LJUBLJANA, Slovenia (AP) -- Two ratings agencies, Moody's and Standard & Poor's, downgraded Slovenia's government bonds on Friday due to concerns over the country's troubled banks and its high borrowing rates.
Moody's cut by three notches, from A2 to Baa2, just two steps above junk while S&P cut it by one notch to A from A+.
Moody's cited the funding challenges the government faces and "substantial" risks to the small European country's financial system.
It added that "the deteriorating macroeconomic environment" in Slovenia, first ex-Communist country to adopt the euro, "opens the possibility that external assistance may be required."
The agency believes that the three banks are likely to require rescue money in the range of 2 percent to 8 percent of the country's gross domestic product of about €35 billion ($42.86 billion).
"The likelihood of support being needed is very high," Moody's said in a statement, adding it kept its outlook negative.
S&P's credit grade for Slovenia is higher than that of Moody's, but it cited many of the same concerns. It also kept its outlook negative, meaning it could make another downgrade if the banks weaken further or the country fails to implement promised economic reforms.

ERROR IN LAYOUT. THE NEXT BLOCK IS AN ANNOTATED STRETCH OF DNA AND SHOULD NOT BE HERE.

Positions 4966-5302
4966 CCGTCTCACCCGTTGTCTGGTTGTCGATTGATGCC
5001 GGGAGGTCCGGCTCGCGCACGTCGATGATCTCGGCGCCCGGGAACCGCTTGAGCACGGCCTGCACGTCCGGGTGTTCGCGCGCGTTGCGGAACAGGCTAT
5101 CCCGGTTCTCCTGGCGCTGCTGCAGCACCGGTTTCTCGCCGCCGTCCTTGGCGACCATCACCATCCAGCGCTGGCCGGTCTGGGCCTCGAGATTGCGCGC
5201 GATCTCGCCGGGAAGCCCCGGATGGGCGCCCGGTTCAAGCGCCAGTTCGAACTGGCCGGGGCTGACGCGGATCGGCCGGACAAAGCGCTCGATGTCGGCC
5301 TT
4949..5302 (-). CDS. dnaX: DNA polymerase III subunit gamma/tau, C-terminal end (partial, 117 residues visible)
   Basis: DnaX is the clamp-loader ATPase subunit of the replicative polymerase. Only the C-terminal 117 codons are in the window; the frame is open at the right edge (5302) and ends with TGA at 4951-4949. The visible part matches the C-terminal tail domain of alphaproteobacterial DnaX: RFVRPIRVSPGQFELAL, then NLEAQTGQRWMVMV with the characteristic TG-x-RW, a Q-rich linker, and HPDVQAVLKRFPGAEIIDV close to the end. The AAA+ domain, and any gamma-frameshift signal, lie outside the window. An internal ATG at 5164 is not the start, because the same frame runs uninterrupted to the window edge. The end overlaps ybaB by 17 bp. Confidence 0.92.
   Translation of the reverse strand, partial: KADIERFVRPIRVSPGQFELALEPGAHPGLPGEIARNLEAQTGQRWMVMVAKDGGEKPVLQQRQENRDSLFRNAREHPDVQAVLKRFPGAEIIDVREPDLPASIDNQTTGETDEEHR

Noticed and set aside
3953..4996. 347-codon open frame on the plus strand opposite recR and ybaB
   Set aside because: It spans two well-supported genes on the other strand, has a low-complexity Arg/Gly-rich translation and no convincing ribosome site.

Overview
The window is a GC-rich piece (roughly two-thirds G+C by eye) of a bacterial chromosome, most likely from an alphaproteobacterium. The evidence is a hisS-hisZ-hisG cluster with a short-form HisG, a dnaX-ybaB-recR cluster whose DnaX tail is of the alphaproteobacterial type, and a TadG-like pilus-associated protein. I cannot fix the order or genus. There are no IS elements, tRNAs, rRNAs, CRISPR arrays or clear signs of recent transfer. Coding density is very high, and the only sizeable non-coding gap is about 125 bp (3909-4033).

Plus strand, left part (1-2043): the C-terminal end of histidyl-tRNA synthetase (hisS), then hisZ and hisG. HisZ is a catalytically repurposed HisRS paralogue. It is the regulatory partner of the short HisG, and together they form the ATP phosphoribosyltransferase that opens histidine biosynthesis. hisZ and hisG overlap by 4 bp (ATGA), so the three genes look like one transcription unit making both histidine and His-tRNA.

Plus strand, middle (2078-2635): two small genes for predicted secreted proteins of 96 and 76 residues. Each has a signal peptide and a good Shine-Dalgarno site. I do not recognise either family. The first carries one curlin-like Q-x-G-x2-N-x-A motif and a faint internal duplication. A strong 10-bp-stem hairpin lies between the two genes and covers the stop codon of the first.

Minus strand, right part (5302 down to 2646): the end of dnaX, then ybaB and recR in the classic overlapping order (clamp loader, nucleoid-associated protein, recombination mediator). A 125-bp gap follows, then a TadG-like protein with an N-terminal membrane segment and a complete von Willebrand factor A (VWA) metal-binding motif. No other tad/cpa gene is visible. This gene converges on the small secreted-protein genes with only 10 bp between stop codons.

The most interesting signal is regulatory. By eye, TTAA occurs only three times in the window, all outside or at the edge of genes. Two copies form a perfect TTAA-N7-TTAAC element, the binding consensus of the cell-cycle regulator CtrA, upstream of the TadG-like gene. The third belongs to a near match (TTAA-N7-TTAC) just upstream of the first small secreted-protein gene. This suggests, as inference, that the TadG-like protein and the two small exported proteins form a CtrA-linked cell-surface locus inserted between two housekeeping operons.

Slovenia's banking sector notched up its third successive year of losses in 2012. The country's three biggest banks are now calling for injections of capital by the state. The debt crisis has led to a freeze on bank lending, particularly affecting the construction and financial services.
Moody's noted that a potential additional debt burden comes at a time when the government is already facing significant challenges in its efforts to consolidate its fiscal position.
The general government deficit in 2010 was 6 percent of the country's gross domestic product in 2010 and despite consolidation efforts that brought the deficit close to 5 percent of GDP, capital transfers of 1.3 percent of GDP pushed the deficit to 6.4 percent for 2011. The center-right government is targeting a general government deficit of 3.5 percent of GDP in 2012 and for 2013 it expects to reduce the imbalance to 2.5 percent of GDP, Moody's said.
"However, continued weakness in the economy could hinder the achievement of these targets," Moody's added. "Finally, additional capital injections into the banking system could materially affect the country's deficit trends."